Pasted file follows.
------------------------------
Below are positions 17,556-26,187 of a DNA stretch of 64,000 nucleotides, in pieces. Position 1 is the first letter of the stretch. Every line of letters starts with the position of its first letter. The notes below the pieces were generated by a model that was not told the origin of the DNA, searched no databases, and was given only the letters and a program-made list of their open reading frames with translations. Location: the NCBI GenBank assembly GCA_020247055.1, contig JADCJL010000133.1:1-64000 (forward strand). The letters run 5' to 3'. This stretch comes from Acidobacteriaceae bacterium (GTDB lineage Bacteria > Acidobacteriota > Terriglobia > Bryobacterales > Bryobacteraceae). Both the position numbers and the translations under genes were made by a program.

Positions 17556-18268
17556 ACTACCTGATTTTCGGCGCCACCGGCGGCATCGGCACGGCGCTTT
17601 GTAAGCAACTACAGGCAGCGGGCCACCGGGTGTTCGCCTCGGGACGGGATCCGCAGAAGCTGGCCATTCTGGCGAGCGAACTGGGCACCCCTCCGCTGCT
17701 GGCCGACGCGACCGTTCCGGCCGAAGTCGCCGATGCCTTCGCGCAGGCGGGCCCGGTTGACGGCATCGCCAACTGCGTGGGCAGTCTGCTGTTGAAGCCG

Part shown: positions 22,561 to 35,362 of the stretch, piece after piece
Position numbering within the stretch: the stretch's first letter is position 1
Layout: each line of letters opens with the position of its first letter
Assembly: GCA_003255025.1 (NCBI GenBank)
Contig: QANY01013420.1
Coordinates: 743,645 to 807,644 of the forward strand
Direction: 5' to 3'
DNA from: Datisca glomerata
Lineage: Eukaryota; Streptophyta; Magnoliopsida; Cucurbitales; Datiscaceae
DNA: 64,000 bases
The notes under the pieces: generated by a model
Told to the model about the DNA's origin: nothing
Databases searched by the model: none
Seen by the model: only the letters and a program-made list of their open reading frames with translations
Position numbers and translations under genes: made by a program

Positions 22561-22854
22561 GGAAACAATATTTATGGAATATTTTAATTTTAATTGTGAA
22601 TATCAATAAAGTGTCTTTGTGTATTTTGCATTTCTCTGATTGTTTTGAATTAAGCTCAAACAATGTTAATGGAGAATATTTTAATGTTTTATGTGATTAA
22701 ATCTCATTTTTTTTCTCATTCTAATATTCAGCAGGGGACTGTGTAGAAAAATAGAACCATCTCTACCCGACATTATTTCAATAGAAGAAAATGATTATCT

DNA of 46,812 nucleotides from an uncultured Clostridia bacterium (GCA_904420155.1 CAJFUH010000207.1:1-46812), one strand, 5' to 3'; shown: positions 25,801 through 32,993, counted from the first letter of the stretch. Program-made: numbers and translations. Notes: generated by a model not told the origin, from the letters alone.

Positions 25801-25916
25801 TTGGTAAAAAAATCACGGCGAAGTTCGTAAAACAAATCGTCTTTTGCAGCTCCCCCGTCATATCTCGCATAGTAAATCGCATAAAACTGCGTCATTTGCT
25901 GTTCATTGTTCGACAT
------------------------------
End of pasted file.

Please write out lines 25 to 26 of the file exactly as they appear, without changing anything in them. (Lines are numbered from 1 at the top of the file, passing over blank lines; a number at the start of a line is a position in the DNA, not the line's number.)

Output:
DNA of 46,812 nucleotides from an uncultured Clostridia bacterium (GCA_904420155.1 CAJFUH010000207.1:1-46812), one strand, 5' to 3'; shown: positions 25,801 through 32,993, counted from the first letter of the stretch. Program-made: numbers and translations. Notes: generated by a model not told the origin, from the letters alone.

Positions 25801-25916